Wednesday, January 02, 2008

Hop off the bus, Gus

With one journalist traipsing around Iowa for every 100 expected caucus-goers, you have to ask yourself, “Don’t most of the these reporters have something better to do?” Indeed, they do.

While I am as interested as anyone in whether Barack Ob-literates Hillary or Huck Romps Romney, I can’t see the point of concentrating more than 2,500 representatives of our resource-constrained news organizations on this one-night wonder of a set-piece story.

The number of journalists issued credentials this year is “almost twice the 1,400 that were authorized in 2004,” reports the New York Times. CNN alone has 50 folks in the state, not to mention scores of reinforcements in New York and Atlanta.

With some 250,000 of the 2.9 million Iowans expected to attend the caucuses, the ratio of news-gatherers to civilians would be 100 to one – or lower, given that the number of correspondents applying for credentials was continuing to climb on the eve of the event, according to spokesmen for both political parties.

The slim journalist-to-Hawkeye ratio compares with the national averages of one sworn peace officer for every 123.5 citizens and one Starbuck’s employee for every 1,750.8 under-caffeinated Americans.

With caucus coverage being handled quite amply by the national print and broadcast media, I think the wannabe Boys on the Bus who have invaded Iowa ought to head home as fast as they can to start digging up the unique stories of local consequence that best serve their communities and the commercial interests of the news outlets that employ them.

Newspapers and local broadcasters are under increasing competition from Google, Yahoo and other online aggregators, who are usurping their audiences and their revenues with commoditized content like, well, coverage of the Iowa primary.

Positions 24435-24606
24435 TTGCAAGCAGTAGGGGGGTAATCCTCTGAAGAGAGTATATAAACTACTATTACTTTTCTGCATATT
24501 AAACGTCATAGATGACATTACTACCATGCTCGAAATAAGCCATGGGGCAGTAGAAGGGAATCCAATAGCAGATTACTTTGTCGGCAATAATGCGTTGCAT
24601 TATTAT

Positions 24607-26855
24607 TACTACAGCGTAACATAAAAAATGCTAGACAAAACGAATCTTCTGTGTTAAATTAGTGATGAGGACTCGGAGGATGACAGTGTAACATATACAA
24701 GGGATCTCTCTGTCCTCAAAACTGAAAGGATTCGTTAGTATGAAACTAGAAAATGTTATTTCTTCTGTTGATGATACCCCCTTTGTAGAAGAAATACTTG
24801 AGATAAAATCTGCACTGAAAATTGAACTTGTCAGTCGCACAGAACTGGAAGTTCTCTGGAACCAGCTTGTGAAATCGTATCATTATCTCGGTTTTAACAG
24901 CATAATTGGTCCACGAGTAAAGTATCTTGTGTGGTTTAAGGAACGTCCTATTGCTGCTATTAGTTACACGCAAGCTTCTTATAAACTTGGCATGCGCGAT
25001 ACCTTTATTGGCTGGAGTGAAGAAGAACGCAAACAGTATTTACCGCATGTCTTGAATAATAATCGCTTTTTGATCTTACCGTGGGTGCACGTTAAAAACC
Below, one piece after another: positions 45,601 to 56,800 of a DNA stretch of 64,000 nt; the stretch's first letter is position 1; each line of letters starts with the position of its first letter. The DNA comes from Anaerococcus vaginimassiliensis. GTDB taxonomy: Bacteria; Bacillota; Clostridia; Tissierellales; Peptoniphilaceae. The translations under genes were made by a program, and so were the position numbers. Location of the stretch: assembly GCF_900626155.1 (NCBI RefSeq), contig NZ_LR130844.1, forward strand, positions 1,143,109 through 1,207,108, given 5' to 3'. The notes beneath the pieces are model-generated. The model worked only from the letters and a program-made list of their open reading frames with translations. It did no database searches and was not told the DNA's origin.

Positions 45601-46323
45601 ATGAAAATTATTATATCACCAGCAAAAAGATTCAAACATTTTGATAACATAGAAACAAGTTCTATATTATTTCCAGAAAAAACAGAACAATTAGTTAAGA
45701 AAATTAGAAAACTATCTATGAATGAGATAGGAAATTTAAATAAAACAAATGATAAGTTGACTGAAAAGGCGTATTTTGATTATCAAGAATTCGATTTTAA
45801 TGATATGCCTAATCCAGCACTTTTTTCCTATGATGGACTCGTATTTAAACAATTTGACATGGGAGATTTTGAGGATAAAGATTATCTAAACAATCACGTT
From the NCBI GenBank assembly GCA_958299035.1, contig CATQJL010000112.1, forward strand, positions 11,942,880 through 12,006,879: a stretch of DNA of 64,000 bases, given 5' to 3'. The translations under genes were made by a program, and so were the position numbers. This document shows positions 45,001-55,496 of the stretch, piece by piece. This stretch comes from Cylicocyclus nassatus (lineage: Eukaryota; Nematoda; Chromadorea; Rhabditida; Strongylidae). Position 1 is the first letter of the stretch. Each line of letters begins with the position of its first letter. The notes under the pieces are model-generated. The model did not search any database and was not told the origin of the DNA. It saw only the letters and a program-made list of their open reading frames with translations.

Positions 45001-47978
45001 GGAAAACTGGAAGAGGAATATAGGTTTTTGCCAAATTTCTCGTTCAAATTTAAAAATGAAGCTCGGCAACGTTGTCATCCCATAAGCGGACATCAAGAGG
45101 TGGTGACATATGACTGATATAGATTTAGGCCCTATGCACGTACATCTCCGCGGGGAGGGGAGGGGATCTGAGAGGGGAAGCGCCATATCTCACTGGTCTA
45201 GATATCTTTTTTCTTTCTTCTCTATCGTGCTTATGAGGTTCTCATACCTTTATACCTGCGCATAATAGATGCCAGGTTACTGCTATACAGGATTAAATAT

To fight back, the struggling local media need to do as much as they can to differentiate their offerings from the Yahoogles of the world. This means investing in the down-home coverage that defines their unique and unimpeachable value to advertisers, readers and, most important, non-readers.

Now more than ever, the local media can’t afford to squander their shrinking resources on ego trips to Iowa to claim a “Staff Correspondent” wrote essentially the same story that came off the AP wire.

The days of me-too journalism are over.


Blogger Mindy McAdams said...

So happy to read this. As I was listening to NPR this morning, I couldn't help but think how we have 11 months of this redundant, pointless horse-race coverage ahead of us -- and that was while listening to NPR, which I count on to have some restraint. I didn't hear a single useful or interesting thing about the candidates -- just giddy journalist-speak about campaigning. Stop already!

1:22 PM  

Post a Comment

<< Home